With my C14, there are shipping lock screws that require the mirror to be all the way back to engage.  So for my C14, my routine is to pull the mirror all the way back and tighten the shipping screws.  When I set it up the next time, I release the screws, turn the focuser to move the mirror all the way forward and then half way back.  That distributes the grease on the focus shaft and gets me to a starting place for focus.

 

With a C8, I don't think that the mirror is heavy enough to be a concern for storage and shipping.  It is a good idea to run the mirror fully back and fully forward periodically, though, to ensure that the grease is distributed.  The focuser is essentially a long, threaded shaft that pushes or pulls on the mirror when you turn it.  It you keep it near focus all the time, it can get a bit sticky, hence the suggestion to rack it all the way back and forth once in a while.

 

As for replacement, the last I heard, Celestron does not replace individual correctors, primary mirrors or secondary mirrors.  They replace the whole set of optics.  But do be sure to contact them, as my information is many years old, and things might have changed.



#11 Ettu

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Posted 01 June 2020 - 06:34 PM

Ouch! is right...!

I DID have a laugh though, (sorry)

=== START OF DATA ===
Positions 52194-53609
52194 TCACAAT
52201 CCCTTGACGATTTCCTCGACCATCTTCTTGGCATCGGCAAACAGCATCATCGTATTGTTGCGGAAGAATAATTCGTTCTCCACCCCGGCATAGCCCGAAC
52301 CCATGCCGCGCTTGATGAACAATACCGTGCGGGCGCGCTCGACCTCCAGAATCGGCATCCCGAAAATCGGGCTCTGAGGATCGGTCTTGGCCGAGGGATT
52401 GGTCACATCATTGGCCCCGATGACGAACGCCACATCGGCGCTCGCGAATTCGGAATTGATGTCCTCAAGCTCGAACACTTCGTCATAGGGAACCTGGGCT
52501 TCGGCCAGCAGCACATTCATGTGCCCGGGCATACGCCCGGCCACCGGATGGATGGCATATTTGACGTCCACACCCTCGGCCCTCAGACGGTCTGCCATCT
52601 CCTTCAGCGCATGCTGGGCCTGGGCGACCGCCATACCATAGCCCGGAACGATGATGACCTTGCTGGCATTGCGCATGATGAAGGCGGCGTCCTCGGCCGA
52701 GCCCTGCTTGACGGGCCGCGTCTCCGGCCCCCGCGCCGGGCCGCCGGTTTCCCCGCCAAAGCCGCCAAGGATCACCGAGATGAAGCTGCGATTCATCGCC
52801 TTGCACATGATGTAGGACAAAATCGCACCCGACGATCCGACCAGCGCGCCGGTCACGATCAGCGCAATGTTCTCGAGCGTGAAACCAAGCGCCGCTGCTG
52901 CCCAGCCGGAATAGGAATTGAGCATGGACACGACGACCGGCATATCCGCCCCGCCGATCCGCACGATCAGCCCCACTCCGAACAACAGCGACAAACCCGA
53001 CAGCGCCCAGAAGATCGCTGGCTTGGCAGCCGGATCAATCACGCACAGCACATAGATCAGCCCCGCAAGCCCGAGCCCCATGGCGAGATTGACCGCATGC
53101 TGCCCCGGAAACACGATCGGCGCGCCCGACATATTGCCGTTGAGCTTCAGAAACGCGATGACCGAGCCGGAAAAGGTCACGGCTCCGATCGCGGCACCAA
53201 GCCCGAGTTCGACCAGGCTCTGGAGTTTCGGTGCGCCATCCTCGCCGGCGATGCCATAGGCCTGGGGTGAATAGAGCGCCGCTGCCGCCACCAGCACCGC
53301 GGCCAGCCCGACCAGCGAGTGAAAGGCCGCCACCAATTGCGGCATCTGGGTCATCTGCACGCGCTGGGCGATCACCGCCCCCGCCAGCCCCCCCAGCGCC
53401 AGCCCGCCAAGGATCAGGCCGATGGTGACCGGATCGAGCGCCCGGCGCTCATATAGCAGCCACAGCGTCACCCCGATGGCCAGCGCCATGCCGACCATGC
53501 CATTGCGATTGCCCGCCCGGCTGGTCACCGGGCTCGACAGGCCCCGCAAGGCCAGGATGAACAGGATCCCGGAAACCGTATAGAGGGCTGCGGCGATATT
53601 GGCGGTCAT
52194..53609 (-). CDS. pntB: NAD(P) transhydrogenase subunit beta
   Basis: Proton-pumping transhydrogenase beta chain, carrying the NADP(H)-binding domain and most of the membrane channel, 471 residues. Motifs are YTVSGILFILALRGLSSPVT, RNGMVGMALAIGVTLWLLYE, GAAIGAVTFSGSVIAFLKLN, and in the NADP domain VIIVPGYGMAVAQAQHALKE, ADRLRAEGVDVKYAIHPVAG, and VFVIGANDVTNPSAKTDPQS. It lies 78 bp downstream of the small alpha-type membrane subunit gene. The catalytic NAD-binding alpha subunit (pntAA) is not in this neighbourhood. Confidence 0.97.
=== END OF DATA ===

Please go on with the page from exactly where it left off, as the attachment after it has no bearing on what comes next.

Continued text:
When my wife, looking over my shoulder, read the title to your thread, and said, I bet that's going to be about cat hair getting into their scope!  I wondered, hmmm, she might be right!?

 

As it happens, I had just opened and cleaned my C11 Edge mirror and blew out all the dust, so you see where my head was at,

With the Edge there's a snap ring on the end of the baffle tube to prevent this kind of thing from happening. Is there by chance provision for such on your scope?, and it just wasn't there?

And would you believe, after reassembling my scope, guess what I noticed lying on the bench, having forgotten to put it back on the baffle tube?

 

As others have mentioned, the optics are sold or replaced as matched sets. I don't know, but doubt if they'd sell them to you, to replace yourself, probably a policy for replacing them only in house. But I don't know. The good (?) news is that you'd effectively get a new scope with pristine optics.



#12 RichA

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Posted 01 June 2020 - 11:30 PM

Someone asked about reason for retracting the primary for storage, here is a link to a document that has a little info:https://www.celestro...91f609348&_ss=r  The last 2 bullet points are relevant. I personally retract the mirror every time prior to putting it away. I also occasionally cycle the mirror to the extreme ends of travel. It keeps the grease spread on the baffle. My C-11 had horrible mirror shift when it was new. I was advised to run the focuser all the way in and out a few times. This action virtually eliminated the shift. I've never heard of a mirror dropping out like that, perhaps there was a pre-existing issue with the mechanism. I pretty much keep mine horizontal when stored.

If mirror shift is say 1 Jupiter diameter, you are doing well.  This is downright weird.  There has to be some kind of c-clip or other retainer on the focus rod at least.


Edited by RichA, 01 June 2020 - 11:30 PM.


#13 EXT64